Tiny Holes Offer New Prospects for Biological and Chemical Sensors

Resonances occur throughout science and engineering, from guitar strings to NMR scanners. Nearly all resonances follow the well-known Lorentzian lineshape – i.e.  the intensity of the resonance is symmetric when it is plotted as a function of the driving frequency. In 1961, however, the Italian physicist Ugo Fano discovered a new kind of asymmetric resonant lineshape which is now named in his honour. The Fano resonance occurs when two oscillators – one with a sharp resonance and one with a much broader one - interact together. Surface plasmons (which are hybrids between photons and electrons, created when nanoscale holes in metal films are irradiated by light whose wavelength exceeds the dimensions of the holes) tend to show rather broad resonances and so have been widely used in the last few years to study Fano physics.

Now the LCN’s Paul Warburton and his student Edward Osley, along with colleagues at UCL’s Department of Electrical Engineering, have observed a tuneable plasmon Fano resonance. Here the strength of the interaction between a broad plasmon resonance and a much narrower molecular resonance can be tuned to allow tailoring of the precise shape of the resultant Fano resonance. In their experiments (recently published in Physical Review Letters, volume 110, article number 087402) infrared light was shone onto an array of nanoscale cross-shaped apertures in a gold film. This gold film is coated with a polymer containing a carbonyl bond which resonates when excited at a wavelength of 5.8 microns.  One of the two arms of each cross is engineered to create plasmons resonant at that same wavelength, thereby creating the Fano resonance. But simply by rotating the polarisation of the incident infrared light it is possible to control the strength of the Fano interaction between the plasmon resonance and the molecular resonance.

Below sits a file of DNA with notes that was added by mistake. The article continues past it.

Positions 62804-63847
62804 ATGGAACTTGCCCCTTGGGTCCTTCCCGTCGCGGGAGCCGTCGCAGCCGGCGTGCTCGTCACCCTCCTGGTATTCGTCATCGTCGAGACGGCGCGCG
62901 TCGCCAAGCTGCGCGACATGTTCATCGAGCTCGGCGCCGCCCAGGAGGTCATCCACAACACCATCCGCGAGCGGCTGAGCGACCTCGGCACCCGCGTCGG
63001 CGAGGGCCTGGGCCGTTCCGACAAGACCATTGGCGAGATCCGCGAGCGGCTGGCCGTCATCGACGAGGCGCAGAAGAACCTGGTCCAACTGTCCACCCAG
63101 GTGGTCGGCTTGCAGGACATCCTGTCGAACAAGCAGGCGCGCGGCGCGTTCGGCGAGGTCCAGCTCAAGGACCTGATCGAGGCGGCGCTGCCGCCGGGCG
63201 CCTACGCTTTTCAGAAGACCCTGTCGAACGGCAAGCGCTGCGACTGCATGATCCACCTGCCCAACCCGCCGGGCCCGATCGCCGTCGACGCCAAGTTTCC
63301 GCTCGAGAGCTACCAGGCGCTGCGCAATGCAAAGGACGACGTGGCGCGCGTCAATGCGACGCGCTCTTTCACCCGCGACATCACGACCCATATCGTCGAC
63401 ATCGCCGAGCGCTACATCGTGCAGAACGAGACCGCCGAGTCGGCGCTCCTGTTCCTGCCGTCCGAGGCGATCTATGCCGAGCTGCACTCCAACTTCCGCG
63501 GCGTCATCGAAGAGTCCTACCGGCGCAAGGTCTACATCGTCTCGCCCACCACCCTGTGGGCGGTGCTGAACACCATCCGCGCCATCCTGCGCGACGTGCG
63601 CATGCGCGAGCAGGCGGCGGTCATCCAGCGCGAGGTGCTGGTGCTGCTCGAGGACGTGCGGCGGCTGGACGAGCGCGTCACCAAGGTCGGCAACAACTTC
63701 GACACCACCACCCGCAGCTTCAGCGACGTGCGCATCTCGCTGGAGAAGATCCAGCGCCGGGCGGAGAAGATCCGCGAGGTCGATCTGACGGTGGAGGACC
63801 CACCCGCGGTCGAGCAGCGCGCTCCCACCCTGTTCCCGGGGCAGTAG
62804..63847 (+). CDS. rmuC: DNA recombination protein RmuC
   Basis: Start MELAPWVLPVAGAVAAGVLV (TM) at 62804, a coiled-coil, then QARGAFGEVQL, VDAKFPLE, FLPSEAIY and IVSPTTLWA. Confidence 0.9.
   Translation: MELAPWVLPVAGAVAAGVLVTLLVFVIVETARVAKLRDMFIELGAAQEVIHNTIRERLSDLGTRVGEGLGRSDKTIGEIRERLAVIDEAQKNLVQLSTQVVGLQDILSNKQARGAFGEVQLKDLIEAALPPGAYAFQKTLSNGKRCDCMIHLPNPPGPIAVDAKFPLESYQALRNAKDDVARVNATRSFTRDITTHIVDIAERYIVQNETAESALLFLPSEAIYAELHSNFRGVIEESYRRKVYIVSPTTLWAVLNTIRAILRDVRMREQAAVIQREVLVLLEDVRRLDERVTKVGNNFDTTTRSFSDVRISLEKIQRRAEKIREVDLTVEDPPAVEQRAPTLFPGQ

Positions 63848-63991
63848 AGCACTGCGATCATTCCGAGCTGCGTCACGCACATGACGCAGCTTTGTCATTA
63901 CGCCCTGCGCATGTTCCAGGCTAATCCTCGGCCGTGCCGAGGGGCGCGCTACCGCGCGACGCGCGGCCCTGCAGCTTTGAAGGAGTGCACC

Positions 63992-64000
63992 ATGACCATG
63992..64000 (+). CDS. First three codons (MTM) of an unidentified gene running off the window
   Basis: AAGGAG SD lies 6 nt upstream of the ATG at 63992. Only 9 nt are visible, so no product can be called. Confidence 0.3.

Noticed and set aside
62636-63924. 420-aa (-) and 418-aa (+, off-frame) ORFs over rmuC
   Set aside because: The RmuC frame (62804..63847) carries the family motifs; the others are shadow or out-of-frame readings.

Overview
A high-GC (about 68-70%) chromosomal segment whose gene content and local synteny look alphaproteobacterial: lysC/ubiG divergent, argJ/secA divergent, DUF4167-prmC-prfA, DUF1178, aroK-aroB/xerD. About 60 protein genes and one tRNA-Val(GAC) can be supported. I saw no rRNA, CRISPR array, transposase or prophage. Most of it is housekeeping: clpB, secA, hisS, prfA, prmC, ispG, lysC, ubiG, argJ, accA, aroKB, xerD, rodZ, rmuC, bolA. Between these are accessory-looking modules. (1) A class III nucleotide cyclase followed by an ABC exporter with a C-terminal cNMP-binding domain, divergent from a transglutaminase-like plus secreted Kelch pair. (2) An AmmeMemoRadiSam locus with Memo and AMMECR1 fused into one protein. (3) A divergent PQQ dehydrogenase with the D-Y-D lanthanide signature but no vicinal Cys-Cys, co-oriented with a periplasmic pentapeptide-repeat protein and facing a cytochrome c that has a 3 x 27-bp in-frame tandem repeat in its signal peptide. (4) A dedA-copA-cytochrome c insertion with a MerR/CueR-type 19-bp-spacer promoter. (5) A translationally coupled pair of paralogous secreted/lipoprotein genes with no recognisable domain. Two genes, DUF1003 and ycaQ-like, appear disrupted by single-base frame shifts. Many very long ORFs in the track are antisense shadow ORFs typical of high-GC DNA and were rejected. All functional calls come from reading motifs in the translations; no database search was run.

Since the Fano resonance is very sharp it is suited to a range of applications in biological and chemical sensing, fields in which surface plasmons already play an important role. The tuneability of the Fano resonance as reported by Osley et al. allows tailoring of the resonant Fano lineshape. Hence a single plasmonic sensor could be easily tuned to make it sensitive to a range of different molecular resonances.

Journal link: http://prl.aps.org/abstract/PRL/v110/i8/e087402

Figure:

  1. electron micrograph of the array of cross-shaped apertures in a gold film coated with a polymer film
  2. magnified view of four apertures
  3. infra-red reflection spectra from the polymer-coated apertures. The resonance of the carbonyl bond is visible at 5.8 microns. The Fano lineshape changes as the polarisation of the incident infra-red light changes from 0 (brown) to 90° (purple).

LCN Author(s): 
Other contributors: 
C. G. Biris, R. R. F. Jahromi and N. C. Panoiu